With their bullpen teetering for the first time this season, the Nationals kept Blake Treinen in the majors to provide a fresh, strong arm in relief and optioned Aaron Barrett to Class AAA Syracuse. The Nationals believe Treinen’s addition will prevent Barrett from fatiguing for the stretch run while granting Manager Matt Williams flexibility to use surging Ross Detwiler in a more prominent role.
The Nationals summoned Treinen from Class AAA Syracuse on Thursday night, ostensibly to hold a roster spot while newly acquired infielder Asdrubal Cabrera traveled to Washington from Cleveland. But Treinen will remain with the Nationals to bolster a bullpen that has amassed a 4.87 ERA over the past month. Barrett will head back to the minors to make room.
Barrett has been a strong presence in the Nationals’ bullpen in his rookie season, dominating right-handed hitters in his wicked slider. But lately he has shown fatigue. In July, Barrett posted a 9.45 ERA. The Nationals had looked in the trade market for a reliever to bolster their bullpen, which has been healthy all season.
Barrett’s struggles coincided with the balk umpire Joe West called on him July 1. Barrett executed his usual motion, the same exaggerated set as always, but West called him for a balk. Barrett tinkered with his delivery and tried not to make a significant change, but even the subtle difference may have affected him.
“I don’t think it helps, let me put it that way,” Williams said. “We’re all creatures of habit and we’re all creatures of timing in this game. If you have your comfort level up and your timing right, everything will work out. When something like that is put into the mix, it disrupts that. The fact of the matter is, regardless of any of that, if you don’t get your slider where you want to get it to, or your fastball where you want to get it to, you tend to give up base hits. But it was certainly something different for him.”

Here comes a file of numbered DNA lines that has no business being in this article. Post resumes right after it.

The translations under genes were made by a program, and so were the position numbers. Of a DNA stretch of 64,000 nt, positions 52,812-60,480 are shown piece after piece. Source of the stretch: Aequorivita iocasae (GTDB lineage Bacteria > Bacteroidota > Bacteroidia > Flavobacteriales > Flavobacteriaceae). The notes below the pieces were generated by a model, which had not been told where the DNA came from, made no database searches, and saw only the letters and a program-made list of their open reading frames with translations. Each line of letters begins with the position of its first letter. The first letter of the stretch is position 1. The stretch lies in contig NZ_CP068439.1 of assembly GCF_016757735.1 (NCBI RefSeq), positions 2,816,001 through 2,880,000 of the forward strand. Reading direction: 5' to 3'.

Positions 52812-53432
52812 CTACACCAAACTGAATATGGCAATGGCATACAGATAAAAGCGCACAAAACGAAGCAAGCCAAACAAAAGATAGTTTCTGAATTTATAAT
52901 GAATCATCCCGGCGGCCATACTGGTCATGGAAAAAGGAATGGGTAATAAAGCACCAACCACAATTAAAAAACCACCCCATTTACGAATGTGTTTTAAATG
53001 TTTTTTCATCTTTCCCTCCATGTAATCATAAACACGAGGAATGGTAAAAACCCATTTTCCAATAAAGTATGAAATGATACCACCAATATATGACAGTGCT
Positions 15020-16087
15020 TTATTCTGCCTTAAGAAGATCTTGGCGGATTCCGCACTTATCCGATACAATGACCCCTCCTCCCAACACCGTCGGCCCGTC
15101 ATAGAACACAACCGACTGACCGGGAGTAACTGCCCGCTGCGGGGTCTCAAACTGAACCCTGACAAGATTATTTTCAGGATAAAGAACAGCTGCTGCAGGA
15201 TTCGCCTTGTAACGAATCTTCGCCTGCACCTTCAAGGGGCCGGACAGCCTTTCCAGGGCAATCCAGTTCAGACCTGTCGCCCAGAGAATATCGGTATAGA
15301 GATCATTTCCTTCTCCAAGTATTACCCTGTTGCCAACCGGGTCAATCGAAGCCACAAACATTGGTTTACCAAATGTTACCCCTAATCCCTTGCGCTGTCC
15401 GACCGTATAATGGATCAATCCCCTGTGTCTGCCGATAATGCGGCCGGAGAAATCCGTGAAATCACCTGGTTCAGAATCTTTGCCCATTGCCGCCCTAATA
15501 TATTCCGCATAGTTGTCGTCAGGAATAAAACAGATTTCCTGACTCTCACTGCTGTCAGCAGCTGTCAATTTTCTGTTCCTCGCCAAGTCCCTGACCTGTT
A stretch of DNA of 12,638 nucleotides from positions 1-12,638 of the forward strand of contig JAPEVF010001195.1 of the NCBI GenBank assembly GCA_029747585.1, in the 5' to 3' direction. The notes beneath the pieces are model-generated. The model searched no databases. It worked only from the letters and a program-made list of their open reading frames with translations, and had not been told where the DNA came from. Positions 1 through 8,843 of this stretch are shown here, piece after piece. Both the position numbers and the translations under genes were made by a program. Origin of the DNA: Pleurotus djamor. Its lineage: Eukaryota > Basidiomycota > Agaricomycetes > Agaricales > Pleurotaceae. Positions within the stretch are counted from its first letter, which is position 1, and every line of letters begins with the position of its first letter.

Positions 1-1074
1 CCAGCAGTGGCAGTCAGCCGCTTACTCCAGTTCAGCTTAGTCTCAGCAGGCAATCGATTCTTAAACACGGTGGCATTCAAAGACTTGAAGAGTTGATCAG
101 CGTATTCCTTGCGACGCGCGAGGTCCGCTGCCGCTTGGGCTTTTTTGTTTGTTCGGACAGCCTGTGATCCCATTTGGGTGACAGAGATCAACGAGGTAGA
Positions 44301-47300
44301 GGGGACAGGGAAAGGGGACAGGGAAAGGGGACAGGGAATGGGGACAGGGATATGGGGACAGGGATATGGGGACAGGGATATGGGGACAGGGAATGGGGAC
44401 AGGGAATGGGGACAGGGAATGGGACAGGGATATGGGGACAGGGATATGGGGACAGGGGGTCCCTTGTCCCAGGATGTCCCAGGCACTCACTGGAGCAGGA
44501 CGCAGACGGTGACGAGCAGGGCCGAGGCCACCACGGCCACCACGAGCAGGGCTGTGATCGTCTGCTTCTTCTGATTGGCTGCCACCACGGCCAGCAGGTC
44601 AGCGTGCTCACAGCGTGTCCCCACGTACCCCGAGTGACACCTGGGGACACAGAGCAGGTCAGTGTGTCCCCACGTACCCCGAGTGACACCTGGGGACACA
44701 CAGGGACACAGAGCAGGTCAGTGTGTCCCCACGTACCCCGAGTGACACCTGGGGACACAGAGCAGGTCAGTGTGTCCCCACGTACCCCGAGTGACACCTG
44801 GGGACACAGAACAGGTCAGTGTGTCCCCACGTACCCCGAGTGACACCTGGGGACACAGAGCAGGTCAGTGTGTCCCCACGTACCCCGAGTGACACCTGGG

The Nationals want Barrett to regain his mechanics in a “structured” atmosphere at Class AAA, Williams said. The innings will be less taxing for Barrett, who has frequently pitched in high-leverage situations against some of the league’s most fearsome hitters. (Among the batters he’s faced multiple times: Giancarlo Stanton, Buster Posey, Andrew McCutchen and Mike Trout.) The Nationals want him to remain effective for September and, they hope, October.
“Yes, exactly,” Williams said. “Again, we never want to lose him. But you try to pick the right opportunity to do so, and we felt this was the right opportunity. Blake’s got experience here, can provide us that long situation if we need it. And certainly can come in for one inning, too. It provides Aaron the opportunity to work on some things, too.”
Treinen has been starter at Class AAA Syracuse, where he has gone 7-1 with a 3.09 ERA in 13 starts. In the majors this season as both a long reliever and rotation fill-in, Treinen owns a 2.29 ERA over 35 1/3 innings. Treinen throws a heavy, mid-90s sinker, which he uses to limit home runs and induce gobs of groundballs.
“I’m ready for it,” Treinen said. “I’m excited for the opportunity. Obviously, there’s two sides to every story. It sucks, because [Barrett] is a good friend of mine. But I’m excited for the opportunity to do the best I can to help this team. I don’t want to be a void. I want to do my job and help them in the race they’re in.”
Treinen will serve as the Nationals’ long reliever, a right-hander Williams can hold back for extra innings in a tight game. Detwiler had filled that role. Now, the Nationals can use him in more high-leverage spots at a moment he’s becoming the pitcher they envisioned when they moved him to the bullpen in spring training. In the past two months, Detwiler has a 2.08 ERA and a 0.84 WHIP over 21 2/3 innings.
“It also may provide Stammen the same opportunity, to come in and pitch in the sixth to get us out of the sixth and not have to worry about if the score stays tied and we go extras,” Williams said. “It’s important for us.”